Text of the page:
Live music is not only a great way to capture the history and essence of a city, but it’s also a great excuse to travel for. Gayatri Bhaumik lists her top choices for live music experiences.
While most cities will have a music scene of their own, there are only a select few where music seems to be ingrained into its very DNA. These are the kinds of cities where you hear music in every restaurant and on every street; where big names in the business first cut their musical teeth; and where you’ll find a good gig any night of the week.
If you’ve been in Havana more than five minutes and haven’t heard any live music, you’re doing it wrong. The Cuban capital runs on music, from talented street performers setting up shop in the city’s squares to the house bands that seem to play in every restaurant and bar. Thanks to a history of migration, Havana is home to a diverse music scene that blends African rhythms and percussion with Spanish guitars, so you’ll hear everything from mambo and Cuban jazz to son Cubano and cha-cha-cha. Try venues like El Gato Tuerto and La Casa de la Musica or wander the neighbourhoods of Old Havana and Miramar until you find a café that catches your ear.
This is the self-proclaimed “Live Music Capital of the World,” and for good reason. Each night, hundreds of venues offer up live renditions of everything from funk and jazz to country, blues, and punk. Historic 6th Street is the city’s entertainment centre, and you’re sure to find a venue at which to catch some tunes. Be sure to check out The Continental Club Gallery and the Victory Grill, where greats like Etta James and B.B. King have played. If that don’t get you no aural satisfaction, Austin also holds a host of major music festivals like South By Southwest and Austin City Limits.
Live music? In Japan? Yes, really – and Tokyo is the modern home of the Japanese jazz scene. The city is the site of any number of jazz clubs and cafes, but start your immersion at the city’s two big-hitters, Blue Note – which was founded in 1998 – and the swanky Cotton Club. Once you’ve got your musical feet wet, head to districts like Koenji, Yoyogi and Shimokitazawa where smaller venues regularly hold live jazz performances, along with punk, rock and hip-hop concerts.
If you’re into country music – hey, no judgement here – there’s nowhere better than Nashville. Watch a live broadcast of the famous eponymous radio show at the Grand Ole Opry, or catch big acts at the equally legendary Ryman Auditorium, where everyone from Chris Stapleton to the Foo Fighters
The Irish are known for their love of good craic or fun, and you can bet that any rollicking good time in Ireland involves music. Drop in at one of the country’s quaint local pubs and you’re sure to hear live music, either from a band performing on the venue’s stage or from local punters having a sing-a-long over their pints. Folky, traditional music is the standard fare here, though you’ll definitely hear “Galway Girl” more than a few times at any bar where tourists might be expected. If you’re in Dublin, head for The Cobblestone or O’Donoghues – you might even find yourself staging an impromptu performance of your own.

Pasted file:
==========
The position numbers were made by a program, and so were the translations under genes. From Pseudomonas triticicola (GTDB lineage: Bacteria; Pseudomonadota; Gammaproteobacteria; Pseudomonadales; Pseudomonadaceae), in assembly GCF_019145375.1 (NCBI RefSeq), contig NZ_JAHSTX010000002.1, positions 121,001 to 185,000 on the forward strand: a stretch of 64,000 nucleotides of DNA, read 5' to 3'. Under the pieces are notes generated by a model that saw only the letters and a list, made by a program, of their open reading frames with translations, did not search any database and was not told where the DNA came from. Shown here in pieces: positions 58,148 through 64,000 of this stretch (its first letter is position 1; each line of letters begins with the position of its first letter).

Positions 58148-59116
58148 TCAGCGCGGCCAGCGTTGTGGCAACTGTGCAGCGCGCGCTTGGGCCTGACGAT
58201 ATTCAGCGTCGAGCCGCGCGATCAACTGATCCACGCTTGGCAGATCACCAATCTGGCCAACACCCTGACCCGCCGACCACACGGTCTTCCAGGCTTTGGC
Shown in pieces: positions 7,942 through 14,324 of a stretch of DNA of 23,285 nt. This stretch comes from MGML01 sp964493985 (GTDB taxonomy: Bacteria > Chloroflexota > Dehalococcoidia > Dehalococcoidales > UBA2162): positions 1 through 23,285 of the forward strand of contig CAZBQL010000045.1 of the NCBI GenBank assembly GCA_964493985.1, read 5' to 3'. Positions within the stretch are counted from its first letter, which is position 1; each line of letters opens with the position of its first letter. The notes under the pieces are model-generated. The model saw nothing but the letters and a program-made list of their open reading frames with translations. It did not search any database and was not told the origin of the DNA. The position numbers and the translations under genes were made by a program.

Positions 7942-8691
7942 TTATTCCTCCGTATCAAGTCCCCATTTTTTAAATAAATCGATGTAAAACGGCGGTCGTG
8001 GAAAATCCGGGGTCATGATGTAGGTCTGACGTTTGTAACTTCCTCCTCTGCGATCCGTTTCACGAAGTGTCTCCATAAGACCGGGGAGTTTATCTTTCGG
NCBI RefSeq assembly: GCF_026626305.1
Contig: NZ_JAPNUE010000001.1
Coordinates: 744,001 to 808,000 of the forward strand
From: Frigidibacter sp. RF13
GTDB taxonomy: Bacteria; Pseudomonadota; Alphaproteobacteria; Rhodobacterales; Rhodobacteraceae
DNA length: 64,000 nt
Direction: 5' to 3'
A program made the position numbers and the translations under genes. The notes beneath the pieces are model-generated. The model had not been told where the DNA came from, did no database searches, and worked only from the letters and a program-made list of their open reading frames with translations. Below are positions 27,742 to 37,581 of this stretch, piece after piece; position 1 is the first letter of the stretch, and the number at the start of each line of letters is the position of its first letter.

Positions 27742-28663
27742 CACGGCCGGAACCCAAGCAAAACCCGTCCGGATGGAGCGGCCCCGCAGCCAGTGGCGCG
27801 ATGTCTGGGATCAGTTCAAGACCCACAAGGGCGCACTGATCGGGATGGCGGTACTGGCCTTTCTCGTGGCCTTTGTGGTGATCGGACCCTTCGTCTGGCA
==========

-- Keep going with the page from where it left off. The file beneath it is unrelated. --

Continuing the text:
It should be pretty obvious that the city known as Australia’s cultural capital boats a great live music scene. Melbourne is home to a number of great concert venues where you’ll catch smaller local acts and big international bands – try the Espy or the Palace. If you’re after something more casual – and why not? – head for the neighbourhoods of Fitzroy and Brunswick where you’ll find small pubs, clubs, and bars with live bands any night of the week – popular spots include The Night Cat, The Workers Club, and the Evelyn.
The Girl from Ipanema may have been written in Rio, but if you’re after the best of Brazil’s live music scene, you’ll want to head to Sao Paulo, where the city’s Vila Madalena district brings together all types of music. Brazilian styles like samba are, of course, the most popular, but you’ll also find bands playing everything from punk and rock to reggae and jazz – and, surprisingly, hip-hop, which is gaining popularity.
Any lover of music will need to spend time trawling through London’s live music scene, where you’ll find everything from small neighbourhood bands playing at corner pubs and clubs to huge international acts taking over big stadiums like the 02 Arena. You’ll want to plan a city crawl to hit all the most musical districts, which span from the centrally-located Soho to southside’s Brixton and the eastern hotspot of Shoreditch. See what bands are playing at smaller venues like Ronnie Scott’s Jazz Club, the Camden Roundhouse and Wilton’s Music Hall.
Berlin may be best known for the behemoth clubs that are temples to electronica, but the city’s seeing a resurgence of its penchant for live music, which includes jazz, punk, and indie. After all, Berlin was once a recording destination for artists like David Bowie and Iggy Pop. Head for districts like Kreuzberg and Mitte and venues like SO36 and Lido and you’ll soon see why Berlin’s music scene is so much more more than its big techno clubs.
You’d be forgiven for not knowing that Yokohama has a long tradition of musical excellence. The city’s relationship with jazz began in the 1920s – the same time when it was popular in the US and the UK – thanks to passenger liners that would come from around the world and dock in Yokohama’s port. While the city’s jazz scene still has very western roots, it has developed its own unique Japanese jazz stylings. Give it a listen
For more Alpha Men Asia Travel stories click here.